People demand climate justice not corporate power

16 November 2013

Thousands of people marched in central Warsaw today, under the banner of 'System change, not climate change', with a strong call from Friends of the Earth Europe to move the climate talks towards an equitable, ambitious and people-centred solution to the climate crisis. The march brought the first week of the international climate talks in Poland to a close.

The week began with a global outpouring of solidarity for victims and survivors of the typhoon Haiyan in the Philippines in Warsaw. However, some rich industrialised countries continue to put the profits of those responsible for the climate crisis, dirty energy companies, before the interests of people, according to Friends of the Earth Europe. The Australian and Japanese governments have weakened their carbon emission targets and continue to actively block attempts to provide financial assistance to people impacted by climate change.

Susann Scherbarth, climate justice and energy campaigner, Friends of the Earth Europe said: "In the Philippines they're counting their dead, but some at these negotiations are just counting their cash. Rich developed countries need to take responsibility for their role in causing climate change – this means ambitious emission cuts, and financial support and compensation for those who stand to lose so much from the impacts of climate change worldwide."

Friends of the Earth Europe is calling on European politicians to act as an example, and to push for fast and fair emission cuts in line with science, and a renewable energy future that is community-orientated.

Susann Scherbarth, climate justice and energy campaigner, Friends of the Earth Europe said: "The EU should not just criticise climate laggards, but act as an example and commit to ambitious action, now. This includes binding climate and energy targets for 2030, at least 60% cuts in greenhouse gas emissions and ambitious energy efficiency and renewables targets."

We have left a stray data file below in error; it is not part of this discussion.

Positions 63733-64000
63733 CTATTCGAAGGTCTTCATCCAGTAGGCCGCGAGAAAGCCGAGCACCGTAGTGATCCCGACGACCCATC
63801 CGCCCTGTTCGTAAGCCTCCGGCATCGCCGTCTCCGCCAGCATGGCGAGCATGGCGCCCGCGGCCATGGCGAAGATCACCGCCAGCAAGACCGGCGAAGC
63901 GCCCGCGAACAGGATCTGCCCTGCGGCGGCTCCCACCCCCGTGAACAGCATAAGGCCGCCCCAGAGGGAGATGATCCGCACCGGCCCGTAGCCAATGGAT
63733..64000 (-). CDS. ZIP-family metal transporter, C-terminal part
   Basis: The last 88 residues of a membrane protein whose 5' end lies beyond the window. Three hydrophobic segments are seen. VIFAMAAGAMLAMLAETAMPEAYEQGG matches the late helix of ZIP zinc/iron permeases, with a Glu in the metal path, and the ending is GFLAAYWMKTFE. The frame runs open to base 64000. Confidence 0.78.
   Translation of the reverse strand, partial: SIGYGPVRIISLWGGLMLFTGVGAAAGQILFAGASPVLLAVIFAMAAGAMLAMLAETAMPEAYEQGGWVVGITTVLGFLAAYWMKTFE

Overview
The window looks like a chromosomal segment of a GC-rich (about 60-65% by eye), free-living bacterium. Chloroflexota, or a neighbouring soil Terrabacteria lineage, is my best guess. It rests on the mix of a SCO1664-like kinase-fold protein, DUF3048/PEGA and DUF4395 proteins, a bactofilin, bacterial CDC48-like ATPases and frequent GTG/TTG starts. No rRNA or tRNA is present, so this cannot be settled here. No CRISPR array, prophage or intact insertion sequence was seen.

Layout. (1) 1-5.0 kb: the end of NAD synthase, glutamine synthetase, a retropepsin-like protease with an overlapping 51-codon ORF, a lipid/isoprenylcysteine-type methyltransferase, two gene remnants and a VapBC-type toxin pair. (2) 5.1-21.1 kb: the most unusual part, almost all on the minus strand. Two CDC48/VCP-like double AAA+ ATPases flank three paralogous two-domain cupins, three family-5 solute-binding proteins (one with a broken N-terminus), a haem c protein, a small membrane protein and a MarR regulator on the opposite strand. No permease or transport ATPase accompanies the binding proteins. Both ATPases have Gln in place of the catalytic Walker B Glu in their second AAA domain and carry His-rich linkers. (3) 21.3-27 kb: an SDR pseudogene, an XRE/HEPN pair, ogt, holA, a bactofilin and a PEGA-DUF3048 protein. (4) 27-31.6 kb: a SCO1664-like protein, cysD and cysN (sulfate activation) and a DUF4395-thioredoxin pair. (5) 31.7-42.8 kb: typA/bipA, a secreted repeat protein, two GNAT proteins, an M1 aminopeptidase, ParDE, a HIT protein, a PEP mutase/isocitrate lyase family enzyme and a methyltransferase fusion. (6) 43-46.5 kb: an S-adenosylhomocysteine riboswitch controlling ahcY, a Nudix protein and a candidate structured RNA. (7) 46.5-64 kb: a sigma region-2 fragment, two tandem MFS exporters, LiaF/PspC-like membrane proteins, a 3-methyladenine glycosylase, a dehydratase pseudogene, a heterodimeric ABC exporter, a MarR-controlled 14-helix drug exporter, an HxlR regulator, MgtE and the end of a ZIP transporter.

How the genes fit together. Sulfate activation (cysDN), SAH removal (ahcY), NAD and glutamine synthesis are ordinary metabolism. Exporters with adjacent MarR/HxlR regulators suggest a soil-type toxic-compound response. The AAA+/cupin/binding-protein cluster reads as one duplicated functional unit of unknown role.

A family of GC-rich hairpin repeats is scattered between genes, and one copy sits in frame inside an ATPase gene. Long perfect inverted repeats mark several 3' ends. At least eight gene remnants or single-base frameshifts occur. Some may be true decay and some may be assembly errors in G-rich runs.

The second week of the talks needs to draw up a robust mechanism to compensate those communities and countries that will suffer irreversible loses due to climate breakdown, in the form of financial assistance to developing countries, so they can adapt to the impacts of climate change, tackle urgent development needs, and compensate for irreversible losses as a result of climate breakdown. This needs to be complimented with ambitious emission reduction targets, according to Friends of the Earth Europe.

 

 

    • Agriculture

      Food and farming in Europe and its global impacts

    • Agrofuels

      Plant-based fuels from agriculture. Also known as biofuels

    • Biodiversity

      Species and habitat protection in Europe and around the globe

    • GMOs

      Genetically modified crops and organisms

    • Land

      Measuring Europe’s land footprint and tackling the drivers of land grabbing

    • Biodiversity

      Species and habitat protection in Europe and around the globe

    • Extractive industries

      Oil and gas exploration, and mining

    • Land

      Measuring Europe’s land footprint and tackling the drivers of land grabbing

    • Tar sands

      Unconventional oil, also known as oil sands

    • Water use

      Measuring Europe’s water footprint